A case for picking Will Anderson

I’ll start this off by confessing two things.

#1, I’m not sure I actually want the Bears to prioritize drafting Will Anderson. Depending on the trade offers we get, it’s possible we could get so much surplus value that trading down is the obvious move.

#2, I’m no good at scouting draft prospects, and I don’t watch college football. So I don’t really have a strong opinion on Will Anderson the player. If Will Anderson is too light to be an effective 4-3 DE, then maybe he’s not a good fit and we’d prefer Jalen Carter or the trade down.

My argument for potentially taking Will Anderson starts with two premises:

  • The consensus I’m seeing is that Will Anderson is the best player in the draft class, and will be the first non-QB taken.
  • Defensive end is one of the critical positions in the NFL, and having a star there is one of the best things you can have.

Let’s say those are both true. If so, I think history suggests that the Bears might regret not picking Will Anderson.

Edge is the most top-heavy position in the draft outside of QB

Edge rusher is a position where the top players come from the premium draft pick slots more so than any position outside of QB.

AP Seasons

You can see that more than 25% of all the All Pro seasons over the past 15 years come from edge rushers drafted in the top 5, just below QB and well above every position outside of OT.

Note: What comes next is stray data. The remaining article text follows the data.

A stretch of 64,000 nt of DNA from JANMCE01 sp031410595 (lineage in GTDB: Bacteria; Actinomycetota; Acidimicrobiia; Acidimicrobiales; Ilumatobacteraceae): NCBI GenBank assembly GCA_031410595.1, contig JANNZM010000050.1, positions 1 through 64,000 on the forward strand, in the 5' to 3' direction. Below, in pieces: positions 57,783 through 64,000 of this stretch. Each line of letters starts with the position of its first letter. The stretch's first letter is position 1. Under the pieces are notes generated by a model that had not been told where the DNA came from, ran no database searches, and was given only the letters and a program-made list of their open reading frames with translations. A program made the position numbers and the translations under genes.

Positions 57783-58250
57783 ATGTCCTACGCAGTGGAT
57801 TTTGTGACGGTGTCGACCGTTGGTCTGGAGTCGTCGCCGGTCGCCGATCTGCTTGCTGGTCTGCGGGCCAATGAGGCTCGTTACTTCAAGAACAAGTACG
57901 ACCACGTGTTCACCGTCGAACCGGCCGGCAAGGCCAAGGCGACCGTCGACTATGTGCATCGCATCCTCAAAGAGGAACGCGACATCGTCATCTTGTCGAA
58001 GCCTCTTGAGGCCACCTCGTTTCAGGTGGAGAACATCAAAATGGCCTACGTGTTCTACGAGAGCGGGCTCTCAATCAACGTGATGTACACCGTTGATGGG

As you go through the rest of the first round, other positions like tackle, interior DL, and corner catch up or even surpass edge rusher in terms of how many of the elite seasons come from there. But in the top 5, nothing but QB is heavier than edge rusher.

The Bears shouldn’t be hoping to have very many more top 5 picks in the near future. If we do, something has likely gone very wrong. Assuming Ryan Poles is competent, we shouldn’t be sniffing a top 5 pick outside of a scenario where we trade with a team for a future 1 and get lucky. And if something does go wrong and we’re picking top 5 with our own pick, that probably means we’re in the market for a new QB, and that’s where the pick’s going.

So, this 2023 draft (hopefully) represents an opportunity that we won’t likely see again for a long time – the ability to add an elite prospect. Historically, less elite talent escapes the top 5 at the edge rusher position than any other non-QB position.

But it need to be the right edge prospect

The above argument isn’t good enough on its own. Every draft is different, and the quality of the elite players at any given position fluctuates. You can’t just say ‘take the best edge rusher with your top 5 pick’, because some years that’s not justified.

In this draft, Will Anderson is widely considered the best player and the favorite to be the first non-QB off the board.

I’ve listed out the top edge rushers drafted in the 10 year period of 2010 to 2019. I cut it off at 2019 so that the players drafted have at least 4 years to show what they can do.

Edges drafted 2010-2019

In years where the first non-QB off the board was an edge, this group of edge rushers is pretty special.
Nick Bosa
Myles Garrett
Joey Bosa
Dante Fowler
Jadeveon Clowney
Von Miller